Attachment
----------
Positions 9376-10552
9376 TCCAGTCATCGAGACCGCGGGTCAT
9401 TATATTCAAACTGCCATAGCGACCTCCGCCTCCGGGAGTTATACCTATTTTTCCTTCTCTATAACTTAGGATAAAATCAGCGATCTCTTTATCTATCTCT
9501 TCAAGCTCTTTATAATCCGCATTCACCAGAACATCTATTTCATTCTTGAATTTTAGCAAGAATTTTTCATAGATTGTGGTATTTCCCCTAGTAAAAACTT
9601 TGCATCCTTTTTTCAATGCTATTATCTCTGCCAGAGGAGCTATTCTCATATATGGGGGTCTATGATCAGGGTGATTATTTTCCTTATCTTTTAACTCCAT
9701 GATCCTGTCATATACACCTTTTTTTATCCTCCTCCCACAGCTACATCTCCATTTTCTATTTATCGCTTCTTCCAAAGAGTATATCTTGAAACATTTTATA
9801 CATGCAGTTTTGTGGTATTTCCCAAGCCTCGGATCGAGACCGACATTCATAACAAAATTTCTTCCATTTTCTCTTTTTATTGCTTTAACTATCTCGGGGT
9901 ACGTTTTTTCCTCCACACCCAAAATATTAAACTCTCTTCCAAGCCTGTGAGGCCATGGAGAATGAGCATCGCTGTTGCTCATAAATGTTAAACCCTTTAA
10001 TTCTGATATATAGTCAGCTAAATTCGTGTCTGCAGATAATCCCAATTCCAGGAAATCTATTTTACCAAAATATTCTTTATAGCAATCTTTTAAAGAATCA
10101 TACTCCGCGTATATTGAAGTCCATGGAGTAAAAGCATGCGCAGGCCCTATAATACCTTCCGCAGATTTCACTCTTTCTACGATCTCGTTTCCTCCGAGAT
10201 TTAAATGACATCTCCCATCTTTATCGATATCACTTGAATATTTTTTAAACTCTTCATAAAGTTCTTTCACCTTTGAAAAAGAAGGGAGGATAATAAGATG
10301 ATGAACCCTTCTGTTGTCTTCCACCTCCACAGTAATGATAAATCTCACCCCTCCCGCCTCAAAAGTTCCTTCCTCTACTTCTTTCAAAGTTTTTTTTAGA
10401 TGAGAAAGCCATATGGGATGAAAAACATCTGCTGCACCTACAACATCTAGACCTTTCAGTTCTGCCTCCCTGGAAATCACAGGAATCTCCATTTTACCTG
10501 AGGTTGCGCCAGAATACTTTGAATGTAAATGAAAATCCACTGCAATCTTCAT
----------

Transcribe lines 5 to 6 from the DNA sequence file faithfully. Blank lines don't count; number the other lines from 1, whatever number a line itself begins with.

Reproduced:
9601 TGCATCCTTTTTTCAATGCTATTATCTCTGCCAGAGGAGCTATTCTCATATATGGGGGTCTATGATCAGGGTGATTATTTTCCTTATCTTTTAACTCCAT
9701 GATCCTGTCATATACACCTTTTTTTATCCTCCTCCCACAGCTACATCTCCATTTTCTATTTATCGCTTCTTCCAAAGAGTATATCTTGAAACATTTTATA